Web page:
CSR

Dhruvika writes on sustainable practices in various sectors for BuzzOnEarth. Get in touch with her at dhruvika@buzzonearth.com. Sometimes she reads her emails too.

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Corporate Social Responsibility, commonly known as CSR is a well-known buzzword these days. If you work in the corporate world, you must have come across it. So what exactly do we mean by this heavy term? Well, it’s more than big companies planting gardens and banning plastic on their premises. And yes, it is indeed a top priority.

CSR is an organisational policy ensuring that the organisation performance is based not only on its profit and growth but also on its ability to jeopardize society including its employees as well as customers, its adverse environmental impact and failing to comply with regulations by law. CSR encourages firms to increase the positive impact on the society in ethical ways and it should be a requisite part of business strategy.

In no way, it implies that CSR is centered entirely on how an organisation spends its money on campaigns on social welfare, awareness events and supporting NGOs. CSR should be, ideally, an integral part of how an organisation responsibly make profits and develops itself creating a prosperous society for itself as well as for others.

The Rana Plaza incident in Bangladesh in 2013 is one of the most heartbreaking examples to explain CSR. The collapse of the building resulted in the death of more than 1,100 workers. The workers were involved in textile production, manufacturing garments for biggest international brands like Mango, Benetton, Bon Marche, Kik, Primark and many more.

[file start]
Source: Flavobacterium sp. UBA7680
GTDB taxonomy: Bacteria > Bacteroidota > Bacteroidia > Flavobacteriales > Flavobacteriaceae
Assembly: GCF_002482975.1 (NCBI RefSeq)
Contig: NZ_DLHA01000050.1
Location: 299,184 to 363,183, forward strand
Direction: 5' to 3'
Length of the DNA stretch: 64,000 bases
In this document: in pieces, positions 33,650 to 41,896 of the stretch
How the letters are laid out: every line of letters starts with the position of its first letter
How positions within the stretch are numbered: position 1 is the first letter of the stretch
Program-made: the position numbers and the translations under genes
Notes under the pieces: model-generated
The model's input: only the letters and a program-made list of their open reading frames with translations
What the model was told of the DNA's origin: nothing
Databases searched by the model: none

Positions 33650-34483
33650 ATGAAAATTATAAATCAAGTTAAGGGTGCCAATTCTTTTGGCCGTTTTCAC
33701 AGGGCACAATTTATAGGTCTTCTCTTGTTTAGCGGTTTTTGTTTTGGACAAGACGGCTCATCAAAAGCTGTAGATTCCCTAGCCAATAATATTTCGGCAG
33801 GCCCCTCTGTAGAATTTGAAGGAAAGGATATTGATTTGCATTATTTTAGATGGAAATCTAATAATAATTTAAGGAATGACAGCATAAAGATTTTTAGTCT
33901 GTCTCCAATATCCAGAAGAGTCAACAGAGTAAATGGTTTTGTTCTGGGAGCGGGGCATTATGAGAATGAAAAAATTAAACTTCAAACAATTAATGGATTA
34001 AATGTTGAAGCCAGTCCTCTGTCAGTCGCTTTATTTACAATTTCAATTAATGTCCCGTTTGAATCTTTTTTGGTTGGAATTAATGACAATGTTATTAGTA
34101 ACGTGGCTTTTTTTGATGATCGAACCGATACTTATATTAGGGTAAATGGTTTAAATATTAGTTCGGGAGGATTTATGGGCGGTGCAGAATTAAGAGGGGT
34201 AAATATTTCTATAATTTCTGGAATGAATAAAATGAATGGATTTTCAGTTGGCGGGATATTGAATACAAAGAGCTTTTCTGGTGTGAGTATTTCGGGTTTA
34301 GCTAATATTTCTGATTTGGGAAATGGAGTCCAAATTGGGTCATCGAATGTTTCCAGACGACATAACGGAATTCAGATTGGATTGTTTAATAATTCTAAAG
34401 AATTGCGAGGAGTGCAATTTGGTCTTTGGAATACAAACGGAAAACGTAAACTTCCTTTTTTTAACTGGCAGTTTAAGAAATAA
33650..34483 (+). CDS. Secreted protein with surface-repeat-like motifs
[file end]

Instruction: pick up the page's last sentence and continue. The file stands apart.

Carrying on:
CSR
The Collapse of Rana Plaza in Bangladesh; Image via Wikipedia

The horrific incident unveiled the truth of the textile industry. The big corporates should be held responsible for not providing and ensuring safety and humane conditions for workers. It’s not a sustainable practice to sell products manufactured by workers that do not have access to basic human rights and involve dangerous ways of doing work and even child labour.

CSR cannot be confined under laws and political regulations of any country. Globalisation is expanding the reach of organisations in an interconnected world. The regulations strictly implied in the US might be easy to overlook in Indonesia. Although some proportion of trade can be regulated through laws but for a big change, only self-induced ethical responsibility is the efficient way.

A smart customer is also an important aspect in driving CSR forward, it might be the most important. As an increasing amount of people are getting aware of the bad practices in the business, they tend to avoid it, thrashing the concept of ‘manufacturing demand’ to the ground. Sustainable fashion brands, eco-friendly products, organic food have a high demand in the market.

It’s all good until the organisations start painting themselves green. Advertising themselves as eco-friendly has become a norm to sell more. The water bottle companies that claim to recycle all of their plastic bottles hardly delivers on the promise. The bottles are often shipped to poor countries where workers, often underage, work with bare hands and legs sorting the trash. The mountains of this trash out in the open or inside the landfills have adverse impacts on the environment.

That’s where transparency comes into the picture. Many companies produce CSR reports depicting the regulations and amendments in the firm that fell in course with sustainable development goals set by the United Nations.

In some countries, it is mandatory to produce such reports under regulations. Hence, CSR is a voluntary and self-regulatory endeavour, but its legislation is necessary to provide a good push to it.

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